Oct 7, 2012 9:00am EDT
and raised suspicions among governor romney's allies friday morning. jack welch, the former chairman of ge said unbelievable jobs numbers. these chicago guys will do anything. can't debate so change numbers. steve forbes follows up and says welch is right. does governor romney put any stock in those theories and have any suspicions at all about the bls numbers? >> george, the numbers themselves are very damning. when you look at it, we had fewer jobs created in september than were created in august, fewer jobs created in august than were created in july. our unemployment rate has come down because for -- since president obama took office for every new job created more than six workers have left the labor force. if labor force participation was what it was when the president took office, unemployment would be around 10.7%. these jobs that were added in september were largely part-time jobs. so we still have 23 million american, that number has not changed at all, would are either unemployed or out of work entirely or are underemployed working or out of the workforce entirely or undere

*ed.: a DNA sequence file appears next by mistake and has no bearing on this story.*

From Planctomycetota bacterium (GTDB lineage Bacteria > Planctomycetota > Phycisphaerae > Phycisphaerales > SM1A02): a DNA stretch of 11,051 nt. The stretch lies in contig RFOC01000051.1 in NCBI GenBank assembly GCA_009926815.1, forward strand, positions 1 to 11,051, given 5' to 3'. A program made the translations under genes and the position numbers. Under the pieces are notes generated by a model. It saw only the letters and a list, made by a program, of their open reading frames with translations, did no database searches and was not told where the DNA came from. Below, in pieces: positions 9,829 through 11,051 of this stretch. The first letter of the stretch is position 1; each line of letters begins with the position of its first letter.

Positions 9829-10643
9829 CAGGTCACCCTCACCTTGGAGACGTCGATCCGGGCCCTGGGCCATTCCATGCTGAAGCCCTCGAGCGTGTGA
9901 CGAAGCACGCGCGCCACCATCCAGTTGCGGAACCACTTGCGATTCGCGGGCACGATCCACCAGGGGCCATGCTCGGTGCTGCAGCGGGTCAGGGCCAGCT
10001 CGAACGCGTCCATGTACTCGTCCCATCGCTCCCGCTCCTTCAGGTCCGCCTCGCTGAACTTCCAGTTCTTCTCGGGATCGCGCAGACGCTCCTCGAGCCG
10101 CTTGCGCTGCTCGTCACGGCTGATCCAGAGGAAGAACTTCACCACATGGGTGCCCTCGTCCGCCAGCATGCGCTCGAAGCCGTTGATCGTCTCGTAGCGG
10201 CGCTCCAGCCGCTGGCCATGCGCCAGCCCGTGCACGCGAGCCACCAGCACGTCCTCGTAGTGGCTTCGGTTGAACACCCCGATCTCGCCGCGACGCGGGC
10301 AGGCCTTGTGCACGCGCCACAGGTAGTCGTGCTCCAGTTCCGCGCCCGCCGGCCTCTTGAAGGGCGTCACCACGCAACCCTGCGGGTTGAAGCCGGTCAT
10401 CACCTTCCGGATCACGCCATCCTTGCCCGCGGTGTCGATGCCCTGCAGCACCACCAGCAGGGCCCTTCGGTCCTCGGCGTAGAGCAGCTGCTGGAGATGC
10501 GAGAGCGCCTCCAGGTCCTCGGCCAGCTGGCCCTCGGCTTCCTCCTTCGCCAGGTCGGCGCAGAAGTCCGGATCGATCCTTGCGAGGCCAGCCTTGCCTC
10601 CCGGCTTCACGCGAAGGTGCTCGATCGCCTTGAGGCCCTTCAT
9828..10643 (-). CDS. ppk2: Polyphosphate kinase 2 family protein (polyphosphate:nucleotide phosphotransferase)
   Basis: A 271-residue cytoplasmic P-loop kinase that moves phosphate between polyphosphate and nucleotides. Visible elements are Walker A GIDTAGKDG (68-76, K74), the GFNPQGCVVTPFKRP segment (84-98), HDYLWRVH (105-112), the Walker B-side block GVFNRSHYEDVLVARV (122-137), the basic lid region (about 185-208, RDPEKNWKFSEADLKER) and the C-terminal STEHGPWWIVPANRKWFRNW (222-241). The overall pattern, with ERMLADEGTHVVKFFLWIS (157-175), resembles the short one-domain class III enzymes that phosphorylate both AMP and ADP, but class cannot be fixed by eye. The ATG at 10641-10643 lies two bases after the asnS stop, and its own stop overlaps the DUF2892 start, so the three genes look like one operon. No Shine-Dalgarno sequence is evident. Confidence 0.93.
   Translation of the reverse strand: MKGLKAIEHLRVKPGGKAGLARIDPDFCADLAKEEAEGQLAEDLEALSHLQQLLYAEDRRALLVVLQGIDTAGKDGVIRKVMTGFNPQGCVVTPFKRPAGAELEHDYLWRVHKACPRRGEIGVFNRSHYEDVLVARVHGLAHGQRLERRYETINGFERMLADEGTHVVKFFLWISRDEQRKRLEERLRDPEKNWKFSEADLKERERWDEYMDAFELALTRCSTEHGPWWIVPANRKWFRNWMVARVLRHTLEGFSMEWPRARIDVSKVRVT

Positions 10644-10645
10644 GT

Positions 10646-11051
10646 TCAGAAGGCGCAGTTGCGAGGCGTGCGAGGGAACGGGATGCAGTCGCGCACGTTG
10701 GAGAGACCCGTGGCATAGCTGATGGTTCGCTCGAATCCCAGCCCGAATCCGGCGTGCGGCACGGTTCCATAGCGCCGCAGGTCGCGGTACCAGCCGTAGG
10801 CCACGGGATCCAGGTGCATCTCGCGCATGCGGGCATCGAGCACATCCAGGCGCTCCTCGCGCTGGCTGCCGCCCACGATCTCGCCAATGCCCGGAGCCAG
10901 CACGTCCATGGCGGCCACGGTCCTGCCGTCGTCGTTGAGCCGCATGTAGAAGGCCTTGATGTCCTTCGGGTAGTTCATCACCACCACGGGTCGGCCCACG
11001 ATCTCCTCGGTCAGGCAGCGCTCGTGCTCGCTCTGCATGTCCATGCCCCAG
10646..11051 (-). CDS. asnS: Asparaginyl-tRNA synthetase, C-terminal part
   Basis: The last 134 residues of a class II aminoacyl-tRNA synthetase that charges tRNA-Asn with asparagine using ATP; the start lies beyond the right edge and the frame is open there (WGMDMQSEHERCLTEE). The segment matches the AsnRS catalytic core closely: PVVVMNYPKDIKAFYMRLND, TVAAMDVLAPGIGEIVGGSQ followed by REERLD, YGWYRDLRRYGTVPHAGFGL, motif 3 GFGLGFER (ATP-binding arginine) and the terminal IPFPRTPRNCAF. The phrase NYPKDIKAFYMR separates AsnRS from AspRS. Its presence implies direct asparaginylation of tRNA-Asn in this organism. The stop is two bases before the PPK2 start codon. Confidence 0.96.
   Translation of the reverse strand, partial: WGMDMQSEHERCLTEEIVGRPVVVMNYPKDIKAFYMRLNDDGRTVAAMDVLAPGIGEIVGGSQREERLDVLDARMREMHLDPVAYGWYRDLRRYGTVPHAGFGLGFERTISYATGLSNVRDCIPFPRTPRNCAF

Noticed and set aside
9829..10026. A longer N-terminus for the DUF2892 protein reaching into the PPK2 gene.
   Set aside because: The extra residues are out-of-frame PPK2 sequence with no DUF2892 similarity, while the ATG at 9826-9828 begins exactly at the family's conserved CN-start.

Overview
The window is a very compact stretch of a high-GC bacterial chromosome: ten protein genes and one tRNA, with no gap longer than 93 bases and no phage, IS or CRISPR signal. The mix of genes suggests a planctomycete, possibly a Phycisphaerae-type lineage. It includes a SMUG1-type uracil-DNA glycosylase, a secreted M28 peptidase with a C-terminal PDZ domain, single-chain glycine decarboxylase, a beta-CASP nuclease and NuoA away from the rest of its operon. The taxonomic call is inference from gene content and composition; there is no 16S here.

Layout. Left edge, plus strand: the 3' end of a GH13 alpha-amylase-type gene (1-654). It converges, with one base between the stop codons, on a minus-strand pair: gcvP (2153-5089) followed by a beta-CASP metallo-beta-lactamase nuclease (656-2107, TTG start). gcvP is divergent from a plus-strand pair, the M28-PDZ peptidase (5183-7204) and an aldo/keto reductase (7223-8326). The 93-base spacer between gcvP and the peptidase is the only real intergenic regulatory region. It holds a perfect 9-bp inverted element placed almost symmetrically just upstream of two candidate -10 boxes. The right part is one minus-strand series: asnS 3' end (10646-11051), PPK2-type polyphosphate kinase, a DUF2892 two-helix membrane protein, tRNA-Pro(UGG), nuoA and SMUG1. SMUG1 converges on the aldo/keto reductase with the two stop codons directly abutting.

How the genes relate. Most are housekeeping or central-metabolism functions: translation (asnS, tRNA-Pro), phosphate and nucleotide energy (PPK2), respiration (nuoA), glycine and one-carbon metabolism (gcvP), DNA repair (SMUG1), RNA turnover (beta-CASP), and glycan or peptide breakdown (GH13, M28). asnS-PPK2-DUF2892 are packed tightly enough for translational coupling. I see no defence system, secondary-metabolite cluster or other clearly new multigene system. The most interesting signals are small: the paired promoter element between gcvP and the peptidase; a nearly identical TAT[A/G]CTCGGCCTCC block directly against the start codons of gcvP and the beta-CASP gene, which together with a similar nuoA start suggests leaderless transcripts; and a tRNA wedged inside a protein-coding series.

Oct 6, 2012 8:00am EDT
jack welch. what does it say about partisanship in the country? >> it says that the partisanship starts to rot people's brains. the theory is just -- we need a good name for this. i nominate job nutters. but this really is ridiculous. this is -- first things first, this is good news for the country. and, yes, it benefits the president because it adds to argument. it takes away the argument that unemployment rate's been over 8%. it's a positive sign for the country. and frankly, it gives the president a boost in the wake of a terrible debate performance. but bottom line, it's a sign that the trend is moving away from the debt sweep we've dealt with. >> let me pick up on that. we heard david kerley say some democrats are saying what debate? how much of a boost does it really give the president, given the lackluster nature of his performance the other night? >> it doesn't give the president a do-over. he still had a lousily first debate. that hurts. it hurts. it's not determinative. ultimately, the economy's issue number one. this is a boost. it helps change the topic. but it doesn'